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Star views from the ISS

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#1 REC

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Posted 09 February 2013 - 10:17 AM

Every once in a while I check into NASA to see what they are broadcasting. Today one of the astronauts was taking questions from schools and one person from an astronomical soceity in the UK asked what the stars look like from space. The guy taking pictures of Earth was explaining that most of his viewing is of the planet and he is surrounded by a lot of light from the ISS. But, he said there is a window facing up that is away from all the light and he can see space pretty well, especially when they are in the Earths shadow.

He said the sky is very bright with all the stars visible and constellations completely disappear because of all the stars that are shining. Also, he said dark nebula was very prominent and well defined. Almost like there was a blanket thrown over parts of the sky.

I always wanted to ask that question and it was fascinating to hear him describe it. I wonder what the visible magnitude is up there? You talk about the ultimate dark sky observing sight!!!

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#2 MG1962

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Posted 09 February 2013 - 11:37 AM

I want to say I've read that it 8 or 8.5. The thing is it is the seeing thats dramatically improved. Which means contrast and such is off the charts as well.

#3 Mike B

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Posted 09 February 2013 - 12:12 PM

That sounds right. I'd assume that from high-mountain observatories (ie. 10-15k feet elev.), and away from populations (ie. LP sources), you'd be 90% of the way to spaced-out views. Still, to hear the actual numbers on that, say by 10k foot elev. intervals headed toward "space", would be most fascinating! :jump:

#4 GlennLeDrew

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Posted 09 February 2013 - 01:21 PM

Even at the top of a tall mountain, one is nowhere near to being "90% of the way to spaced out views." For one thing, there is still about 1/2 the atmosphere remaining, albeit a lot drier and (usually) cleaner. But more importantly, there is still remaining the air glow layer at an altitude of 80 km or so. (Google "airglow from earth orbit" to see a neat picture of it hovering as a greenish 'force field'-like glow above the surface.) Some sources put this at the top of the list of sky brighteners from pristine sites where artificial light pollution is not a factor.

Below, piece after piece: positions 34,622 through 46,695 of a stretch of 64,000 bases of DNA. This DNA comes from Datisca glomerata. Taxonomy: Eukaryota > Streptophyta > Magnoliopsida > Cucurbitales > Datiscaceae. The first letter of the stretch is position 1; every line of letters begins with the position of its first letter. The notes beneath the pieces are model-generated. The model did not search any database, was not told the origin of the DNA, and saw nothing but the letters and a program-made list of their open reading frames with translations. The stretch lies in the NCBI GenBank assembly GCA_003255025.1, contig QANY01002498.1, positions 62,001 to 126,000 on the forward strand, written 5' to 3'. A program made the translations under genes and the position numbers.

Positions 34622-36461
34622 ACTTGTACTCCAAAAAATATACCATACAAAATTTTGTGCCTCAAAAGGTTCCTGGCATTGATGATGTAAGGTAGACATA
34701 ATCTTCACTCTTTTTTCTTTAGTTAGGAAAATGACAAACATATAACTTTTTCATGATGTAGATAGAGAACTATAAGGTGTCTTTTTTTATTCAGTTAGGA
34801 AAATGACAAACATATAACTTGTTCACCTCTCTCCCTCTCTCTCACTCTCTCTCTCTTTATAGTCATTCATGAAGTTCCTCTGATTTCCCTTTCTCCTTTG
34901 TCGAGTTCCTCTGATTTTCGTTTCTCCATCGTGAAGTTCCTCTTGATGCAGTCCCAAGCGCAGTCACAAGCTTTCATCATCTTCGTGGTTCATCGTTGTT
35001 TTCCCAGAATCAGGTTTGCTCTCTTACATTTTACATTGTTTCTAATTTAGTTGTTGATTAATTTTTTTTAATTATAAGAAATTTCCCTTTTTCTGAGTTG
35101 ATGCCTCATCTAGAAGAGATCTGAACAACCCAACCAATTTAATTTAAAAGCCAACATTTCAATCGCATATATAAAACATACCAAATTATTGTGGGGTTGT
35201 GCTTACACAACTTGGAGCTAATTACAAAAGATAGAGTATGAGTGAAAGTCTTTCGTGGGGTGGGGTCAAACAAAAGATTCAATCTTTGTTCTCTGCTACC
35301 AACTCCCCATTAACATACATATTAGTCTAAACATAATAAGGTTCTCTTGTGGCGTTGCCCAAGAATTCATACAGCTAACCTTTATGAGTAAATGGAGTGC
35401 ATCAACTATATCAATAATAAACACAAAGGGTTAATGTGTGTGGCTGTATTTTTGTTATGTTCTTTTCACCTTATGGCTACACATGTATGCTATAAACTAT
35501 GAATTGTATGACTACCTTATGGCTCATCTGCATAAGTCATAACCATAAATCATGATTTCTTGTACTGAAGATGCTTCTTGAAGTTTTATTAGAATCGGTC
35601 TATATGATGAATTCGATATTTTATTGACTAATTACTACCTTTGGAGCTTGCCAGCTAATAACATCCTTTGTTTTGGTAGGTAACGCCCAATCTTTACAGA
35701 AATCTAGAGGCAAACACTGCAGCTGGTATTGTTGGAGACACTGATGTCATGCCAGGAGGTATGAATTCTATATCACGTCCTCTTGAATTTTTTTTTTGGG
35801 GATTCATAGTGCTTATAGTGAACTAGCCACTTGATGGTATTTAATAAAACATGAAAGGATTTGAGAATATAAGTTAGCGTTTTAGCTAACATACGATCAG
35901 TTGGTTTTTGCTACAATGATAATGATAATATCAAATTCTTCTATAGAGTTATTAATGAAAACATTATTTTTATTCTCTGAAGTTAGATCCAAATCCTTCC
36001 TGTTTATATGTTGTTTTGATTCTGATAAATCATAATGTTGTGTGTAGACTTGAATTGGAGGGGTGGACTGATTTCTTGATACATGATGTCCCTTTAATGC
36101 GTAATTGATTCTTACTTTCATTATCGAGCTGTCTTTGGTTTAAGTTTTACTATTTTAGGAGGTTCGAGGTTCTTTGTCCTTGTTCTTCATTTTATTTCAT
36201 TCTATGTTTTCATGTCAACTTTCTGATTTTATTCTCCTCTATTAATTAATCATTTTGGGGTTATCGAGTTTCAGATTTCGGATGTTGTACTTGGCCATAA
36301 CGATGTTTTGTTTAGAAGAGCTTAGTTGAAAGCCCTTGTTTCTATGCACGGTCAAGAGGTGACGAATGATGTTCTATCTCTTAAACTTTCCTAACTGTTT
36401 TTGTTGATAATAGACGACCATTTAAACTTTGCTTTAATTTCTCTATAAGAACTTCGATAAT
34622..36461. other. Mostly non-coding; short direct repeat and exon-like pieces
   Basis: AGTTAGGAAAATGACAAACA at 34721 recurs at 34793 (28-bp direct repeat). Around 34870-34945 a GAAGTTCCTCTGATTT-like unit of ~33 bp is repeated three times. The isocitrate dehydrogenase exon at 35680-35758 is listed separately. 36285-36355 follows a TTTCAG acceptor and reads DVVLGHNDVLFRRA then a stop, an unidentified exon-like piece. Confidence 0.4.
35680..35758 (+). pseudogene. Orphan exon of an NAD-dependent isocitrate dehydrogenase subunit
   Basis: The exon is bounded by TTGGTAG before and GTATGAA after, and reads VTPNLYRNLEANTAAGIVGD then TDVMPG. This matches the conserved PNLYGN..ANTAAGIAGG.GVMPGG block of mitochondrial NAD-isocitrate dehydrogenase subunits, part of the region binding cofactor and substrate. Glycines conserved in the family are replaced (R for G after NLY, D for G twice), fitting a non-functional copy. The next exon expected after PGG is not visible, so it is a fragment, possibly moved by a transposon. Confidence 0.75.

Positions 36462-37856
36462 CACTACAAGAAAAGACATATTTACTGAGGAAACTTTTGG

I've read in a graduate-level book published by Princeton University Press that from space proper, and above the airglow layer *and* aurorae (which extend very much higher), the sky is some 1.5 magnitudes, or a factor of 4 darker than from the best sites on earth.

From earth orbit there is still zodiacal light to contend with, the brightness of which is strongest along the ecliptic plane, particularly toward the Sun. The darkest regions would be toward the ecliptic poles, but displaced somewhat in the anti-solar direction.

A sky 1.5 magnitudes darker than we earthbound observers could ever experience would be a marvelous sight indeed! After all, near the limit of sky darkness on earth, a seemingly tiny difference of 0.2 magnitudes makes for a most definite difference. The contrast boost on the milky way would be phenomenal, with the dark clouds truly jumping forth into prominence.

I'd hesitate to say that the gain in stellar limiting magnitude would necessarily be of the same 1.5 magnitudes, however. Just because the 'background' has gotten darker by some amount does not automatically imply that a faint threshold point source fainter by the same amount will become visible, for in this regime of image brightness the eye's response is poorer due to visual system noise.

To illustrate. With a telescope we can darken the sky by going to higher power, which makes the exit pupil smaller. Indeed, we do note that this brings into view fainter stars. But the faintness limit does not track with the amount of sky darkening. Compared to the sky brightness as seen when the exit pupil is as large as the observer's own pupil, at the smaller exit pupils where the faintest stars are revealed the sky will have been darkened by a good 4 magnitudes. But we most certainly do not see stars fainter by this amount; about 1.5 magnitudes fainter would be more typical.

Hopefully for our astronauts the porthole through which they peer is clean and has good transparency, and that ambient light and reflections during the brief 45 minute night can be well suppressed. If not reasonably well dark adapted, the gains afforded by their unique perch cannot be fully appreciated.

#5 Mike B

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Posted 09 February 2013 - 03:23 PM

...there is still about 1/2 the atmosphere remaining, albeit a lot drier and (usually) cleaner.


Yes, i was assuming that, as well as the half the atmo aspect. Didn't realize about the "glow" issue, tho... i have zip experience with high-altitude environments, and enjoy only occasional visits to "blue" dark-skies. Never been to a "gray" zone, or darker.

I found this article quite fascinating! With ample acclimatization, apparently human vision can adapt to ~14,000 elevation! Yet even stranger were the results they obtained (page 3 @ the linked article)... the added elevation beyond 6,800' seemed of little benefit for LM.

So perhaps clean, dry air & the lack of nearby LP is the majority of what one can hope for- save for getting into orbit? The "thinning" of atmo with elevation would seem to be a distant second in terms of limiting magnitude? Altho i'm sure that's not a linear relationship, and results between sea-level & 7,000' might be somewhat more significant than those going from 7k to 14k'.

Also in the equation would be, i'd assume (again), less atmo scintillation- so possibly better resolution of faint point-sources as one gained altitude. The ultimate here would be what's seen from orbit- zero scintillation!